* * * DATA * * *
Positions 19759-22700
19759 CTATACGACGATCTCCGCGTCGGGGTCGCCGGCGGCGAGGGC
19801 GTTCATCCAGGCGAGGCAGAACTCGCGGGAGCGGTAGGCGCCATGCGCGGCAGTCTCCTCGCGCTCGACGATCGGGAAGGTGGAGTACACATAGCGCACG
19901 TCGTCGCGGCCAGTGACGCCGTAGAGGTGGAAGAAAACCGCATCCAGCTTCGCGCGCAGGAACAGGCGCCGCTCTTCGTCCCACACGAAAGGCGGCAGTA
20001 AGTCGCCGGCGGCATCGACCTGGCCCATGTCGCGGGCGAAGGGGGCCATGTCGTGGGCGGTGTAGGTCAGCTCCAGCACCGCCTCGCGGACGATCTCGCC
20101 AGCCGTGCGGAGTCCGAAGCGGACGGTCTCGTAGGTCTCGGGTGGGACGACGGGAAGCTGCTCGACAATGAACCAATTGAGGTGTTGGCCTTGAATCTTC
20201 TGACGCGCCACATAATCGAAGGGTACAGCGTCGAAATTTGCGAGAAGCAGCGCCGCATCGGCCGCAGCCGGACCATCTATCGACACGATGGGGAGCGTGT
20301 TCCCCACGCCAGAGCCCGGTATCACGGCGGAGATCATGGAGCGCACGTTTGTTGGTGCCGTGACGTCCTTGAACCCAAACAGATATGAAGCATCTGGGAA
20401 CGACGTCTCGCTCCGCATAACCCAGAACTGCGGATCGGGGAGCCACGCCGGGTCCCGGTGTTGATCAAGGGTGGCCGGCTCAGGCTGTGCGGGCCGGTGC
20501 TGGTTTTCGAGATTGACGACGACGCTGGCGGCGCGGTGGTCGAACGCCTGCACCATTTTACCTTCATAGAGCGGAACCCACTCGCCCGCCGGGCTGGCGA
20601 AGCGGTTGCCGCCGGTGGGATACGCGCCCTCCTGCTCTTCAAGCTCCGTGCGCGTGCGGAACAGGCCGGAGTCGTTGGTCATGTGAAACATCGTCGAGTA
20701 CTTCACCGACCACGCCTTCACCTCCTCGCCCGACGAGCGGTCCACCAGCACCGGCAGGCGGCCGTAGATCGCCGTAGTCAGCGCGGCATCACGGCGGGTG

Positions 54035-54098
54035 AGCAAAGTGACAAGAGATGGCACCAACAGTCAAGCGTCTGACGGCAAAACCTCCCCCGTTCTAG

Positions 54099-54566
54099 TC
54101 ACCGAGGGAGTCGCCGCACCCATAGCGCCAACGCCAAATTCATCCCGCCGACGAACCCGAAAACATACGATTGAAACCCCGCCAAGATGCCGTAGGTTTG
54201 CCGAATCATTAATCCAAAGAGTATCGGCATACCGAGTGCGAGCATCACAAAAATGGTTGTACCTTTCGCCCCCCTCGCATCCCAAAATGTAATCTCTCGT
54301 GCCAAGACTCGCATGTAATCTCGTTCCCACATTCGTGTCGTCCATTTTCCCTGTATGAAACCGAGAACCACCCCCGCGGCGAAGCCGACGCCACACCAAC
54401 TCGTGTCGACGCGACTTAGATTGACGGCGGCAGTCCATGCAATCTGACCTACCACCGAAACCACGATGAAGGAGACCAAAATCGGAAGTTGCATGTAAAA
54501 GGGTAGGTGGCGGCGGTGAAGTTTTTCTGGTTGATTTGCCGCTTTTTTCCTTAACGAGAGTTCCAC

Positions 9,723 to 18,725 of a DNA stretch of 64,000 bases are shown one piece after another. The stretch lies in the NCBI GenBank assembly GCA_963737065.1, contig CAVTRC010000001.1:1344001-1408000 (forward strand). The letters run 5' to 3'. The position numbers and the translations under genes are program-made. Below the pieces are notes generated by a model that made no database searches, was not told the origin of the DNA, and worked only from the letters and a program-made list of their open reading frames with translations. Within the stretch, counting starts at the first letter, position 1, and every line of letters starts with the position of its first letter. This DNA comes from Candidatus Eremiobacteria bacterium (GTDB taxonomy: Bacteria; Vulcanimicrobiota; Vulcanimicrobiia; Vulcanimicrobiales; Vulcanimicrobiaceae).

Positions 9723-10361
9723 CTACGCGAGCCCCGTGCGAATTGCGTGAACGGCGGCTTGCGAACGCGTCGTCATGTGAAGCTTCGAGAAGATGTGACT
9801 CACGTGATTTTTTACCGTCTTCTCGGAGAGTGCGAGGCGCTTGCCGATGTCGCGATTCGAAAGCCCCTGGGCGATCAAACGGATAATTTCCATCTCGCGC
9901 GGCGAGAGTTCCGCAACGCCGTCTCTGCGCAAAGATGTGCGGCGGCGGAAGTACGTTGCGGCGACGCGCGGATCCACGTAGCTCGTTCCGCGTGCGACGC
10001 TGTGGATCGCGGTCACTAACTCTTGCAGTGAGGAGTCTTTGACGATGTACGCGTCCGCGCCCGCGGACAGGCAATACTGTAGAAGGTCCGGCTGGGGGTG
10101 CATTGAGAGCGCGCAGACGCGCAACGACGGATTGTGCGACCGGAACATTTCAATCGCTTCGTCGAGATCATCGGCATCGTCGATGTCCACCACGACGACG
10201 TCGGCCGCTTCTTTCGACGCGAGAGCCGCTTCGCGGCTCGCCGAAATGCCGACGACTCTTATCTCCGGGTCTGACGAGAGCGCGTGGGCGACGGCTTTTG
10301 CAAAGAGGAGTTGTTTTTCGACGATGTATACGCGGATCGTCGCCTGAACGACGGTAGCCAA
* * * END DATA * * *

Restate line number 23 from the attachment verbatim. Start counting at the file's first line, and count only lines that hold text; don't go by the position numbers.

Positions 9723-10361